Finally, what about this significant rise in interest rates and the associated decline in our bond values? We know when stocks decline, that if we hold on patiently, we should eventually be rewarded. Will we ever get this bond loss back? The answer isn’t just ”yes”; it’s that we’re actually better off now than we were before! This is probably a surprise so let’s look at the math of rising interest rates and bond returns.
The example below compares two scenarios for an investor with $100,000 in a portfolio of bonds with an average maturity of five years (the maximum duration of the DFA Five-Year Global Fund). In the first scenario, the portfolio is purchased with a yield-to-maturity of 1%, and interest rates never change; the portfolio earns 1% annually with no capital losses from rising interest rates. In the second scenario, the portfolio of 1% bonds immediately experiences an increase of 3% in interest rates (similar to this year) so that its yield is now 4% per year, but prices have temporarily dropped by almost -15% (for every 1% increase in interest rates, a bond portfolio with a five-year maturity declines by 5%). The assumption is that no future interest rate changes occur so that we can isolate this one change on the bond portfolios.
As the graphic shows, Scenario 2 takes an immediate hit but starts to recover more quickly because 4% yields spur much more growth than 1%. At the five-year mark, the two portfolios are identical—Scenario 2 has made up all of its lost ground, and the rate of returns is equal. But beyond five years—which long-term investors should care most about—we see that the higher interest rate in Scenario 2 results in much greater wealth. Scenario 2 has 17% more wealth at the ten-year mark, and the 15-year mark, Scenario 2 has 39% more wealth; at the 20-year mark Scerario 2 has 67% more wealth!
This shows that despite the short-term disappointment for bonds so far this year, we’re much better off today than we would have been if we were still stuck with interest rates of next to nothing. Bonds are a much better investment than they’ve been in a long time.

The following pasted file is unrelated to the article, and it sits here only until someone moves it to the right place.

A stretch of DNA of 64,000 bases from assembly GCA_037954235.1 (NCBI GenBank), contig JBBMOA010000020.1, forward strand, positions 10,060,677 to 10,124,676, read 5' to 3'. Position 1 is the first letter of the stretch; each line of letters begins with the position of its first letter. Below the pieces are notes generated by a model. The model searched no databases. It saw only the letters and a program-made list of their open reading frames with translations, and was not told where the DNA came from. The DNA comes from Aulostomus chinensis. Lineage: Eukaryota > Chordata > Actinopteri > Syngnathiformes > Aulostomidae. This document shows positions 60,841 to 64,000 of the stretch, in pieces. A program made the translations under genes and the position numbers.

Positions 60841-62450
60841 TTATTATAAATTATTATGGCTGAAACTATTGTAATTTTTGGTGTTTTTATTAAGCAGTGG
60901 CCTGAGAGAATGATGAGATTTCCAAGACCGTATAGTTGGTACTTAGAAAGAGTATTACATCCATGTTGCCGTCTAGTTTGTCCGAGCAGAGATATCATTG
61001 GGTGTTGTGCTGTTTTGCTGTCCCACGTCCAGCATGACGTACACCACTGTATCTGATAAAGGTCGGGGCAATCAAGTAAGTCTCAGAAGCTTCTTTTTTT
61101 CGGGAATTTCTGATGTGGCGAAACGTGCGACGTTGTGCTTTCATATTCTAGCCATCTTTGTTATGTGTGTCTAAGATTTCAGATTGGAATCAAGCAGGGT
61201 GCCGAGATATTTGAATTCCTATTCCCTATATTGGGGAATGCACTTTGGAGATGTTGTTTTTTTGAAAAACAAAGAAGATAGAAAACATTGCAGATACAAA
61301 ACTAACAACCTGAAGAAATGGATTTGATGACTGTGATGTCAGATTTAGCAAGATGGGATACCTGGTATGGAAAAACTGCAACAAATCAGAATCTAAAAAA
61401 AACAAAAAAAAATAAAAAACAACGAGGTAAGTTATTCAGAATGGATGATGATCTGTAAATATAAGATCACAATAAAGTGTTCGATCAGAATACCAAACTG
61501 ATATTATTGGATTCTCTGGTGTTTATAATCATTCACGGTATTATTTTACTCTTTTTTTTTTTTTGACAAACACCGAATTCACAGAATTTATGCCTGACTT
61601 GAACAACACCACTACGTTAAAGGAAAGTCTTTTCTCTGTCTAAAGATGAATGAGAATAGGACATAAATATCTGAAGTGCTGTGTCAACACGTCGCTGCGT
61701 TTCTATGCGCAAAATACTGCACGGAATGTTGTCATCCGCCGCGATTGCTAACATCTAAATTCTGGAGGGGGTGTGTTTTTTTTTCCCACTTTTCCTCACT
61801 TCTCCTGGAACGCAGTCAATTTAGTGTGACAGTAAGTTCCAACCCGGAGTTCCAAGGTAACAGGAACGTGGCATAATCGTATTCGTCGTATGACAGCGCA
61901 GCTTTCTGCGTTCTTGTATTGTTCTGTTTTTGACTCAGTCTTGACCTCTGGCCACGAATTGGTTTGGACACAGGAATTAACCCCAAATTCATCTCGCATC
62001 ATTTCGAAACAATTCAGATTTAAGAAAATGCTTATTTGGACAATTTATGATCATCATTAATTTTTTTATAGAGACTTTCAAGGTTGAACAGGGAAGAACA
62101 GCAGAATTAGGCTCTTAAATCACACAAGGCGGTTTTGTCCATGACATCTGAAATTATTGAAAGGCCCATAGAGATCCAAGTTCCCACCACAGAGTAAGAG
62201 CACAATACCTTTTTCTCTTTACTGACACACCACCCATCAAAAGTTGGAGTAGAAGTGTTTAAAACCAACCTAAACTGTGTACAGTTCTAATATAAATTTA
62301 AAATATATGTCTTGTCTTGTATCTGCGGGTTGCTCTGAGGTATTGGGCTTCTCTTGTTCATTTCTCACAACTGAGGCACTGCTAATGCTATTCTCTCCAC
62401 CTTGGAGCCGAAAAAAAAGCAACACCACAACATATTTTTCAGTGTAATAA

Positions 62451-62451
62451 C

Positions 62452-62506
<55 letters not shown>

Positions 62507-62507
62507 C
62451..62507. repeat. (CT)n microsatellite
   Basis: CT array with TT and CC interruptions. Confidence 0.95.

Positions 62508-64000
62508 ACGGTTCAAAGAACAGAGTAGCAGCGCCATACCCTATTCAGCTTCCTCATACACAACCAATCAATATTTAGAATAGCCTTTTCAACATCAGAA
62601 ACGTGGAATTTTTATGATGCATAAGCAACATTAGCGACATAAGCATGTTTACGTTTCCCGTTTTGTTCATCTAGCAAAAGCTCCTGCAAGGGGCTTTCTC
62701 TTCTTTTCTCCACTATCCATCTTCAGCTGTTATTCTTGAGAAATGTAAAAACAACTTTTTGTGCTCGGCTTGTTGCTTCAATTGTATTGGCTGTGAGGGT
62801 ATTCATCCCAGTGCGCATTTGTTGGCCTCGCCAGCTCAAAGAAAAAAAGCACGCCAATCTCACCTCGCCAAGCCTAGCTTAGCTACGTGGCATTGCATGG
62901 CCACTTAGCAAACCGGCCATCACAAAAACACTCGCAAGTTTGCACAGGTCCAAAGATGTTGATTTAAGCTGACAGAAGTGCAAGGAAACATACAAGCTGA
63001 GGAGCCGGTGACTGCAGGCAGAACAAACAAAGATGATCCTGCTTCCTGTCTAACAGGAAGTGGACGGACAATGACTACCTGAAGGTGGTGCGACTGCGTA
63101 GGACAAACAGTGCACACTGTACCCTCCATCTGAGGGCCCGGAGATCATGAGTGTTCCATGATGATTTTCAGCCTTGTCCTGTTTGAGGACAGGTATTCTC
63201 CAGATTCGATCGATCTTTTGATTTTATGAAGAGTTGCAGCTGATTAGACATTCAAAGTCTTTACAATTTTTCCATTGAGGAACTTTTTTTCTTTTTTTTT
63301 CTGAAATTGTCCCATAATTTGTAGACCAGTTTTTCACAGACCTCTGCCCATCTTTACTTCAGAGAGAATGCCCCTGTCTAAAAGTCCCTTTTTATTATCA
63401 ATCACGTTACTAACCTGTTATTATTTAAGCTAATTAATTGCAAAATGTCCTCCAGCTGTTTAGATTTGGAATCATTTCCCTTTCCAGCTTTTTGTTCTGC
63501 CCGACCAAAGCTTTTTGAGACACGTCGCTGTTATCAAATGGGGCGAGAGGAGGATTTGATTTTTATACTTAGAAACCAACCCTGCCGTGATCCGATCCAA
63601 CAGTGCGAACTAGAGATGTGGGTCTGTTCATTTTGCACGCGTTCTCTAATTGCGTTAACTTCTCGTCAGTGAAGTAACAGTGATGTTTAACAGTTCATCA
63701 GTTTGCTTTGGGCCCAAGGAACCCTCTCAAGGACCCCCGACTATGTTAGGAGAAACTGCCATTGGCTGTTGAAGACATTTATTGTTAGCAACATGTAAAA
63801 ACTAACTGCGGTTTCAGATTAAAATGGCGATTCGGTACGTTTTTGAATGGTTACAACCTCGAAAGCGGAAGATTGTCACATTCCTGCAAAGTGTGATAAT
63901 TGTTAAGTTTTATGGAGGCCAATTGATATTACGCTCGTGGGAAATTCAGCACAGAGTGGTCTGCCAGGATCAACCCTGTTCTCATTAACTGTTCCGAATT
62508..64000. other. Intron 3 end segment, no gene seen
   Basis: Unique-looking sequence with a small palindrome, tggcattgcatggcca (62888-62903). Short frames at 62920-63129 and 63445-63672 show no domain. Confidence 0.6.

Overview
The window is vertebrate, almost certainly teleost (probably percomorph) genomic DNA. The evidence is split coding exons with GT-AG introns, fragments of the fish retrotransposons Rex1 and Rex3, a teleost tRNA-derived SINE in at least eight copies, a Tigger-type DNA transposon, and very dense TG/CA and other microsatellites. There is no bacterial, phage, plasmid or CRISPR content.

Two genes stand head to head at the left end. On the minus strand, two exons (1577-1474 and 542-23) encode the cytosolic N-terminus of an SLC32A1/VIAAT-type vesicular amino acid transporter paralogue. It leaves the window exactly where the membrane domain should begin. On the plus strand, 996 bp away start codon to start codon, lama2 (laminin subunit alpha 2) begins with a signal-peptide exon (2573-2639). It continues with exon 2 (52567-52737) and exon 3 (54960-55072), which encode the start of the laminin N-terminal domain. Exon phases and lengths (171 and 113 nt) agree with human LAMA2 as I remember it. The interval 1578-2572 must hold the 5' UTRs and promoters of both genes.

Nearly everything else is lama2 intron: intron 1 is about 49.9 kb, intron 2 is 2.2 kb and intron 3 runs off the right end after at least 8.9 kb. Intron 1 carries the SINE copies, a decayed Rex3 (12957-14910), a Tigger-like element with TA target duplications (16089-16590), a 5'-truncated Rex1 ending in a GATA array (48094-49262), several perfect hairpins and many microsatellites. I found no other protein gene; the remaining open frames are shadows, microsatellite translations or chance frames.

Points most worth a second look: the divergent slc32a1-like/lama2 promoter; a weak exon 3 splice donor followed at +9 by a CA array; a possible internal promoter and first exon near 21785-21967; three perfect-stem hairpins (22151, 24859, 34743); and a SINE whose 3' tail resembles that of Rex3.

With a diversified portfolio, it’s always something. Stocks are down this year, but the real story of 2022 has been the bad result for bonds. The traditional relationship between stock and bond returns certainly hasn’t held up as we usually expect; in some cases, (longer-term) bonds are down more than stocks. But this is because of the nature of this decline—bonds tend to hold their value during non-inflationary periods of economic weakness (that cause stock prices to decline). When interest rates rise due to higher inflation but the economy is still growing, stocks and bonds can act similarly. The longer-term the bond the more similar the co-movements with stocks.
This year, nothing has happened to change my view on bonds or how I think we should invest in them. For long-term investors, most of your portfolio should be in a diversified stock portfolio with a strong emphasis on small cap and value stocks. A modest allocation to bonds can act as a lower-risk (but not “no risk”) component of a balanced portfolio and be sold during periods when stock prices have plummeted, but ongoing income is still needed. There’s no need to change our bond approach, Dimensional is making the necessary adjustments in real-time and we’re benefiting from their consistent management, even if recent returns don’t seem to show it. As the illustration above highlights, the bonds are alright.
Past performance is not a guarantee of future results. Index and mutual fund performance includes reinvestment of dividends and other earnings but does not reflect the deduction of investment advisory fees or other expenses except where noted. This content is provided for informational purposes and should not to be construed as an offer, solicitation, recommendation or endorsement of any particular security, products, or services.